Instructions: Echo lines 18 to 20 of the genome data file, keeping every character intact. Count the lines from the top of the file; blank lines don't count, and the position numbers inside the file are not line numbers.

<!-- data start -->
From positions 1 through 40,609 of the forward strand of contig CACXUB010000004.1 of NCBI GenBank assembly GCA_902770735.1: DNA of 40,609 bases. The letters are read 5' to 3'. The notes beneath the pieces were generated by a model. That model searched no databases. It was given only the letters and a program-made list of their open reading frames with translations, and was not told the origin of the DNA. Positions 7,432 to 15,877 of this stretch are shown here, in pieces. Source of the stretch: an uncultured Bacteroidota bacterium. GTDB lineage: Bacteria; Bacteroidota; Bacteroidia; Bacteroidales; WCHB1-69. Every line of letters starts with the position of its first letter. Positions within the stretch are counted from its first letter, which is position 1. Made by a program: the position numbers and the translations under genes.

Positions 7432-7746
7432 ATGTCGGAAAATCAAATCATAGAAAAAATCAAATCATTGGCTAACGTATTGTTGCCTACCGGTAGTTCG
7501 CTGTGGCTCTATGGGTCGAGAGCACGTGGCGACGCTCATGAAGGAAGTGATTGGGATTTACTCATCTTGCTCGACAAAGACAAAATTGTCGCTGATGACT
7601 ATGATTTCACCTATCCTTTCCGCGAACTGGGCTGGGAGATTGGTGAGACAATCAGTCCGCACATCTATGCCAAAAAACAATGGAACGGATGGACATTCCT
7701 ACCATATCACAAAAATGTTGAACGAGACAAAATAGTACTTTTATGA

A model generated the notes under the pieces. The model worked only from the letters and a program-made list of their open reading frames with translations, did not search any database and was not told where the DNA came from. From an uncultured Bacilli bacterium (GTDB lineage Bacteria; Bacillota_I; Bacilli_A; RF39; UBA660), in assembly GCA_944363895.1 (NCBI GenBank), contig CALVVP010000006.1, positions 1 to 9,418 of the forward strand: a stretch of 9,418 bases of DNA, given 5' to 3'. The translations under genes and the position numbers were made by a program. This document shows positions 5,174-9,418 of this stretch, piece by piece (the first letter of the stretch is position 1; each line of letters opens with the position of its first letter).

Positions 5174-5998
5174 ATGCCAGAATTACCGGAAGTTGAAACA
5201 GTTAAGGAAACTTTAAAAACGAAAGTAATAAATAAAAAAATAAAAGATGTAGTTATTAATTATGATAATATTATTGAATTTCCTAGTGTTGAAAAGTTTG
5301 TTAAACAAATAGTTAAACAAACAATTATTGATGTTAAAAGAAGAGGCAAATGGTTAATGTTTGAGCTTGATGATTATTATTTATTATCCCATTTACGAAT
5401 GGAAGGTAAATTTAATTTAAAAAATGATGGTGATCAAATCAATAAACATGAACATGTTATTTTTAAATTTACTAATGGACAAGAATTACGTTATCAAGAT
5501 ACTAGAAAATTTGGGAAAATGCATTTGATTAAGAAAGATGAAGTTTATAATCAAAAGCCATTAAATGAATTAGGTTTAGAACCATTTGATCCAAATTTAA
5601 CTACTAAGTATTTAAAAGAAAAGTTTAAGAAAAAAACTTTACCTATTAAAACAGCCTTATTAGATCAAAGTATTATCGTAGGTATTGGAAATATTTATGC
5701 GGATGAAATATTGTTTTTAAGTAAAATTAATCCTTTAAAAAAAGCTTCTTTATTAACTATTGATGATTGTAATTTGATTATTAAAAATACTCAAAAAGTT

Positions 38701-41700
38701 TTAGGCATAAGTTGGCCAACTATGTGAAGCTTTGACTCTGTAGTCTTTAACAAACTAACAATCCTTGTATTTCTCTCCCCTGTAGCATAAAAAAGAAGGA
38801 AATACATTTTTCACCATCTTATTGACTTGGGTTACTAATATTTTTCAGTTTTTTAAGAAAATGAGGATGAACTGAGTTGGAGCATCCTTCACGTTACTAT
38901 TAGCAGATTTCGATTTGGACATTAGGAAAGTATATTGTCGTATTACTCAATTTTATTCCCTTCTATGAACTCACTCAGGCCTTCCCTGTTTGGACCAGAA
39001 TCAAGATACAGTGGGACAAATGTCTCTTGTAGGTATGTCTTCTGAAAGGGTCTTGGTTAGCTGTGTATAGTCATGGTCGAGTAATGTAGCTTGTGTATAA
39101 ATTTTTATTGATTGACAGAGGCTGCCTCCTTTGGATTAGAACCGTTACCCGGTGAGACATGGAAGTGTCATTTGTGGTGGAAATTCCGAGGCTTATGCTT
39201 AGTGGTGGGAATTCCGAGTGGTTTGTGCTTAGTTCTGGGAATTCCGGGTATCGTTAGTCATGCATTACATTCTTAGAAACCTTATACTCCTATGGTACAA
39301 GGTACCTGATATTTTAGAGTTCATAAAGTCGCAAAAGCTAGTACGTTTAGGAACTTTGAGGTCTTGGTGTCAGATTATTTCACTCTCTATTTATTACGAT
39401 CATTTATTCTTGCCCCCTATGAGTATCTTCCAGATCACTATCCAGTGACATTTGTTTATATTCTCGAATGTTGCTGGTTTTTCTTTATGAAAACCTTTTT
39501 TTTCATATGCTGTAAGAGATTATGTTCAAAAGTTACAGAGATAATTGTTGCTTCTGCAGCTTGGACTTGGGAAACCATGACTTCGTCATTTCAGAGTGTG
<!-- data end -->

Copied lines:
38801 AATACATTTTTCACCATCTTATTGACTTGGGTTACTAATATTTTTCAGTTTTTTAAGAAAATGAGGATGAACTGAGTTGGAGCATCCTTCACGTTACTAT
38901 TAGCAGATTTCGATTTGGACATTAGGAAAGTATATTGTCGTATTACTCAATTTTATTCCCTTCTATGAACTCACTCAGGCCTTCCCTGTTTGGACCAGAA
39001 TCAAGATACAGTGGGACAAATGTCTCTTGTAGGTATGTCTTCTGAAAGGGTCTTGGTTAGCTGTGTATAGTCATGGTCGAGTAATGTAGCTTGTGTATAA